Last week, I participated in Thomson Reuters’ Legal Executive Institute’s 22nd Annual Law Firm Marketing Partner Forum at the Terranea Resort in Rancho Palos Verdes, California. What a great conference. Outstanding speakers, valuable and practical content, lively interaction among the participants, all in breathtakingly beautiful setting. I was delighted to be part of it.
I was particularly struck by two experiences at the Forum.
The first was the very talented group of professionals I encountered. Approximately 250 marketing leaders attended the conference, including marketing partners, marketing directors/managers, and marketing advisors. As reflected in the panel discussions and informal conversations during the conference, they are creative, energetic, optimistic and dedicated. Equally important, they have deep experience at marketing in the context of legal service and a pragmatic outlook on the opportunities and challenges they confront.
I came away from the Forum with an enhanced belief that American law firms have it within their grasp to staff their marketing functions with extraordinarily capable people.
The theme of the Forum was Building Collaborative Strategies across the Firm and with Clients, and this was evident in the second striking experience I had: The need for collaboration among the lawyers, particularly the partners, to enable marketing plans to succeed. In nearly every session, regardless of topic, the discussion raised this need for collaboration to get done whatever the panel was talking about.
What I inferred from the focus on collaboration was this: Law firms need more of it. While the panelists didn’t raise the issue by way of complaint (most of the time) it would not have come up so often if it weren’t a problem. This comports with my own experience with law firms; lawyer engagement—and especially partner engagement—with the firm’s marketing plan is not nearly as substantial as it needs to be.
So, what can law firms do to increase lawyer engagement in the firm’s overall marketing plan? Here are three suggestions:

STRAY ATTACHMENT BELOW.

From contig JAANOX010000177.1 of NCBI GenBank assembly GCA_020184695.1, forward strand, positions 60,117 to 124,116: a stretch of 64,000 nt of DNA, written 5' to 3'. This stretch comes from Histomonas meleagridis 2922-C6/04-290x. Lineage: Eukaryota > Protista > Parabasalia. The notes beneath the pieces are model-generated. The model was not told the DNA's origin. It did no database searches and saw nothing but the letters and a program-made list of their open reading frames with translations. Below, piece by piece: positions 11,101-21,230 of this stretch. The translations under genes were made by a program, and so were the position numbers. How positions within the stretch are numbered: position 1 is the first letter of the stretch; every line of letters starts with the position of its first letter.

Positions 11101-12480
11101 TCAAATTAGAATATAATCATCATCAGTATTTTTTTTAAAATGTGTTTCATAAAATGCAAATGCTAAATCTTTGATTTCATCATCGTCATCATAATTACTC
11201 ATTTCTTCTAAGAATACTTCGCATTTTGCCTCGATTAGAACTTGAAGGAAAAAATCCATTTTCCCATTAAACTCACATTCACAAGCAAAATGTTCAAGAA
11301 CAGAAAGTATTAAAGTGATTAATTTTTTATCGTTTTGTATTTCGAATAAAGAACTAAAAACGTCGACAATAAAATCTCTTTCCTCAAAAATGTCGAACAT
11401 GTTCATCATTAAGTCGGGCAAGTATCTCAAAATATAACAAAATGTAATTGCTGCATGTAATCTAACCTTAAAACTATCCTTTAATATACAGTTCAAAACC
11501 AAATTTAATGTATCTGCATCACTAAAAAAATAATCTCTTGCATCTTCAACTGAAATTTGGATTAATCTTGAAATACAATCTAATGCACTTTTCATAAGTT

Articulate a Compelling Brand
For lawyers to be engaged, they need to believe in the mission. A key to such a belief is a compelling expression of what the firm stands for—what it offers to the market. That expression is commonly called the “brand” or “value proposition” and is intended to inform and attract the market to the firm. But is equally important in motivating the firm’s own people to action.
The “brand” needs to be grounded both in the reality of the firm and the needs of the clients. It must express how the firm is truly the right choice to be retained for the legal service and the client relationships that it seeks to obtain.
Far too often, law firm brands are bland and generic, promising “expertise,” “client focus,” and “teamwork,” rather than distinctive and specific benefits that the firm will deliver. If you want to engage your lawyers, adopt a brand they can get excited about.
Empower the Marketing Team
Most firms are blessed with top-flight marketing professionals. If they are not, they certainly could be, given the available talent pool.
The marketing team, by definition, is an active participant in most marketing activities. That’s why they know more collaboration is needed. It also means they could generate more collaboration if they had some clout.
So, give them some. Words won’t do it. It will take action. Demonstrate, publicly and meaningfully, that the marketing team is respected. Act on their recommendations. Accord their views of lawyer marketing efforts real weight in performance evaluations. Credit them when successes are achieved. Include them in important management committees and meetings, and listen when they speak.
Give the marketing real standing in the firm’s authority structure. It will enable them to lead the lawyers to greater collaborative action.
Measure Results and Hold Everyone Accountable
You are what you measure, as the saying goes. Lawyers are particularly motivated by performing to the rules of the game.
Firms should set objectives for marketing, measure performance against those objectives, and hold everyone, marketing team and lawyers alike, accountable for the results. Not only will this generate better outcomes and return on investment, it will motivate the lawyers to do their part. Once they believe they are being measured by their contribution to the marketing plan, they will dedicate themselves to earning a high mark.